Obama Gun Control Policy: President Stays Virtually Silent On Issue
Bloomberg’s Gun-Control Ad Is the Wrong Move for Obamaby Adam Winkler Feb 6, 2012 1:28 PM EST
In a Super Bowl ad, Mike Bloomberg pushed the president to get tough on guns. But any action would be crushed by trigger-happy Republicans—and could cost votes in November. Gun-control proponents can only pray that Obama doesn’t take Menino and Bloomberg’s bait. Making gun control a more important issue in the election would be a terrible mistake for the president—and for the cause of gun control.
President Obama focusing on gun control this year would only stimulate gun-related interest groups, like the National Rifle Association, and encourage them to spend even more money to turn out the vote for Republican candidates. Of course the gun lobby is going to oppose Obama’s reelection no matter what. The NRA and its allies, however, have a credibility problem on this issue. Ever since Obama won the Democratic Party nomination in 2008, the NRA has been ominously warning gun owners about what the organization calls Obama’s “10 Point Plan to ‘Change’ the Second Amendment .” The NRA promised that Obama would “ban [the] use of firearms for home self-defense,” “pass federal laws eliminating your right-to-carry,” and “close down 90 percent of the gun shops in America.” None of these things has happened. http://www.thedailybeast.com/articles/2012/02/06/bloomberg-s-...
(((BECAUSE OF THE BOTCHED FAST AND FURIOUS AND HOLDER LIES, BHO IS WATCHING HIS STEPS! "Forty Republicans sent a letter to President Obama on Thursday pushing him to ask for Attorney General Eric Holder’s resignation.http://thehill.com/homenews/administration/194385-forty-repub...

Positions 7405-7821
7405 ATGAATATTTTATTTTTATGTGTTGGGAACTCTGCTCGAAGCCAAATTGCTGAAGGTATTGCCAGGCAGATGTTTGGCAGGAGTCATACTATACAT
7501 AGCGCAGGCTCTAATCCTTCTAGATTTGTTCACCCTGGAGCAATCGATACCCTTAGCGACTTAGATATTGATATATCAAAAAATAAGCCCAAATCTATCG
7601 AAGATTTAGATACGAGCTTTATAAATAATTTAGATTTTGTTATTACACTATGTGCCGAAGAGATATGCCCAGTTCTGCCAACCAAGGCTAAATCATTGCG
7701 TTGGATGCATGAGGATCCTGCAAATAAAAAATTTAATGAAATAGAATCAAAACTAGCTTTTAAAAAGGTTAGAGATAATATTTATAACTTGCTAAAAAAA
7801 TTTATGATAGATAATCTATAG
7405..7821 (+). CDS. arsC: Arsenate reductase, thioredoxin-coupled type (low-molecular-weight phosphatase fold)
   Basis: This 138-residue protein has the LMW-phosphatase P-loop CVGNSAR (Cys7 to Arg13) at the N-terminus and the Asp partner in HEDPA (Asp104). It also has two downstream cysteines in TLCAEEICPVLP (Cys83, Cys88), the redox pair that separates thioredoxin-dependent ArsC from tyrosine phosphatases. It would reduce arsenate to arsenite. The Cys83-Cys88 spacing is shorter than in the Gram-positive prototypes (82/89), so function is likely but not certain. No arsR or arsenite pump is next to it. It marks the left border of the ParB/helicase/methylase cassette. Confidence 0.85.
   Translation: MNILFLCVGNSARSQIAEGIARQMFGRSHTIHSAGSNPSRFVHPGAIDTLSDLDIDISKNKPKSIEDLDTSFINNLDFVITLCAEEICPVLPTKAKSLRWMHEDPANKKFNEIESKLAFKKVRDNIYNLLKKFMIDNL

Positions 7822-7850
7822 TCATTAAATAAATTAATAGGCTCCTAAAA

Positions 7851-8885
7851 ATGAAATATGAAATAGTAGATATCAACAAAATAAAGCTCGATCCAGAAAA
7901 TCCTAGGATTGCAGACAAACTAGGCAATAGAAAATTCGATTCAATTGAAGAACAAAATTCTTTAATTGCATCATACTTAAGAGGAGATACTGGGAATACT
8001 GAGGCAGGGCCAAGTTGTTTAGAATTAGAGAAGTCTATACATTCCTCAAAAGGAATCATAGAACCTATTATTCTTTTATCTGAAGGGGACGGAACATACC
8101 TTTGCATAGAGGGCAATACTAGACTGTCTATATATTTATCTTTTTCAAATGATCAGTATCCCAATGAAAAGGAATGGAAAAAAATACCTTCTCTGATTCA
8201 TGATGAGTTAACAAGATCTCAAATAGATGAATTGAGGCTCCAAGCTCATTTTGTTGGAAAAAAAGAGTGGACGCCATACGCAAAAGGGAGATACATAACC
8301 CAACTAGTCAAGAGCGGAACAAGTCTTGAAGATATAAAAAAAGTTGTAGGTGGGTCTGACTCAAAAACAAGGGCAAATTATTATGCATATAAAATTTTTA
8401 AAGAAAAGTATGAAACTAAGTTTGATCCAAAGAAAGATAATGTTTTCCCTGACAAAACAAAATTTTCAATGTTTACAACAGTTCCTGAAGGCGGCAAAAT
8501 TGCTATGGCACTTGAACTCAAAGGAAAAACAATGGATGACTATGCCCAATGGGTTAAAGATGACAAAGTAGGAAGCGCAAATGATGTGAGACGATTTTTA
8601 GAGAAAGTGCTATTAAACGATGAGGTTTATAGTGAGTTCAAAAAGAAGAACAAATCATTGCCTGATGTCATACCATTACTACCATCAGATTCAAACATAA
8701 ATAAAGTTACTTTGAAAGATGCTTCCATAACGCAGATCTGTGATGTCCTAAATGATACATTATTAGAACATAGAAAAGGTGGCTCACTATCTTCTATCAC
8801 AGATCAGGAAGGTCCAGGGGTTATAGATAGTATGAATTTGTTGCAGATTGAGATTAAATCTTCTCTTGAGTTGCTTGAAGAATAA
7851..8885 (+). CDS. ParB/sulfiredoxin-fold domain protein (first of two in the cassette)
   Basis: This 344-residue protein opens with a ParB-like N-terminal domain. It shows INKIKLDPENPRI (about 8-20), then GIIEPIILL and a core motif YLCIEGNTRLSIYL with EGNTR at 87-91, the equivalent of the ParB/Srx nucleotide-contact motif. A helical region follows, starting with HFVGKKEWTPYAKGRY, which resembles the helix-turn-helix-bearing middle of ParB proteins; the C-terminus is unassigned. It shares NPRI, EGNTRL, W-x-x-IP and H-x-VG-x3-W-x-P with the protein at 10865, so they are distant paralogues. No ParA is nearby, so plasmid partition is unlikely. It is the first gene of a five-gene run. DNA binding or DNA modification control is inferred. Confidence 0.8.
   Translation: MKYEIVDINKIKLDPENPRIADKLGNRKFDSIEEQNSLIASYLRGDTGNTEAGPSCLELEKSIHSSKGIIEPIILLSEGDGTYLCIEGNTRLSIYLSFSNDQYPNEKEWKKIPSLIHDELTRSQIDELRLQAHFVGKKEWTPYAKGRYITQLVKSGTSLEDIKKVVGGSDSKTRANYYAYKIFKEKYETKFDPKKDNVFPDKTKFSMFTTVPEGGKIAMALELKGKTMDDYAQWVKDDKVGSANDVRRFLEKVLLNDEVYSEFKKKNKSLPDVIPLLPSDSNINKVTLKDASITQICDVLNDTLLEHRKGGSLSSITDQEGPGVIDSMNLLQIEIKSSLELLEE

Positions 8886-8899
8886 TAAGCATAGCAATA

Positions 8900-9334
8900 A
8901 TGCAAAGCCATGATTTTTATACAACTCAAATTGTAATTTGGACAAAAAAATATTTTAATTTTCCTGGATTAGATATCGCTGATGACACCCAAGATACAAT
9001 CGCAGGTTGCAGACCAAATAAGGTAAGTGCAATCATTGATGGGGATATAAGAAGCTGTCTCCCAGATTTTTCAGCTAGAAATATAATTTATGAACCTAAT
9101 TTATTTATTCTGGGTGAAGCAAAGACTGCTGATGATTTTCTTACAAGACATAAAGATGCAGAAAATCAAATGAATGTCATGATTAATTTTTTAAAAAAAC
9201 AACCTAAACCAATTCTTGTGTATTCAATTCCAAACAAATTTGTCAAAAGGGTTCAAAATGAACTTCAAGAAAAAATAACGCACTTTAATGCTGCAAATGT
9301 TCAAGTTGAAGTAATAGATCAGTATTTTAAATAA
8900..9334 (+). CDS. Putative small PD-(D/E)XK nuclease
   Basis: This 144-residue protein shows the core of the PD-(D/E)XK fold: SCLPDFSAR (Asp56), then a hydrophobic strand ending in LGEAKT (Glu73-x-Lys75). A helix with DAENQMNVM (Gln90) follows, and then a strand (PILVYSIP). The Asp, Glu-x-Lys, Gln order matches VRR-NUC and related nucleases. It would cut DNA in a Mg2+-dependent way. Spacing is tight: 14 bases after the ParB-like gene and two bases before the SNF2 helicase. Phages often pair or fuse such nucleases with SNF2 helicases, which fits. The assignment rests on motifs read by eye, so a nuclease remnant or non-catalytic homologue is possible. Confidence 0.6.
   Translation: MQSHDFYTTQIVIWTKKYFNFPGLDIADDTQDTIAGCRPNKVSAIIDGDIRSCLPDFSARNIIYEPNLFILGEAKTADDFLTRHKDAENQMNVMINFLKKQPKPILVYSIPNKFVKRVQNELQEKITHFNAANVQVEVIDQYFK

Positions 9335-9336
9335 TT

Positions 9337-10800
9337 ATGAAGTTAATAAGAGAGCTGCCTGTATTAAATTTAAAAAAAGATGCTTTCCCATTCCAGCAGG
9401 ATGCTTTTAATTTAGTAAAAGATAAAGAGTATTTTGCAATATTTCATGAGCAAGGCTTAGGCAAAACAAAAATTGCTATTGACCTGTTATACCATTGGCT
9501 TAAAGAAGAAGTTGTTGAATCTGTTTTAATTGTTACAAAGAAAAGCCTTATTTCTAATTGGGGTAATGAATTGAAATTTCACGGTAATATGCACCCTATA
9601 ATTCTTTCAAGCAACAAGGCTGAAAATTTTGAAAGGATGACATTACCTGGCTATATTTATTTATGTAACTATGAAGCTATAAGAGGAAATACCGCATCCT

WASHINGTON -- They are fuzzy about some issues but the Republican presidential candidates leave little doubt about where they stand on gun rights.
Rick Perry and Rick Santorum go pheasant hunting and give interviews before heading out. Newt Gingrich and Herman Cain speak to the National Rifle Association convention. Michele Bachmann tells People magazine she wants to teach her daughters how to shoot because women need to be able to protect themselves. Mitt Romney, after backing some gun control measures in Massachusetts, now presents himself as a strong Second Amendment supporter.
President Barack Obama, on the other hand, is virtually silent on the issue.
He has hardly addressed it since a couple of months after the January assassination attempt on Rep. Gabrielle Giffords in Tucson, Ariz., when he promised to develop new steps on gun safety in response. He still has failed to do so, even as Tucson survivors came to Capitol Hill last week to push for action to close loopholes in the gun background check system.
Democrats have learned the hard way that embracing gun control can be terrible politics, and the 2012 presidential election is shaping up to underscore just how delicate the issue can be. With the election likely to be decided largely by states where hunting is a popular pastime, like Missouri, Ohio or Pennsylvania, candidates of both parties want to win over gun owners, not alienate them.
For Republicans, that means emphasizing their pro-gun credentials. But for Obama and the Democrats, the approach is trickier.
Obama's history in support of strict gun control measures prior to becoming president makes it difficult for him to claim he's a Second Amendment champion, even though he signed a bill allowing people to take loaded guns into national parks. At the same time, he's apparently decided that his record backing gun safety is nothing to boast of either, perhaps because of the power of the gun lobby and their opposition to anything smacking of gun control.
The result is that while Republicans are more than happy to talk up their support for gun rights, Obama may barely be heard from on the issue at all.
"Gun control is a fight that the administration is not willing to pick. They're not likely to win it," said Harry Wilson, author of a book on gun politics and director of the Institute for Policy and Opinion Research at Roanoke College in Virginia. "They certainly would not win it in Congress, and it's not likely to be a winner at the polls. ... It comes down to one pretty simple word: Politics."
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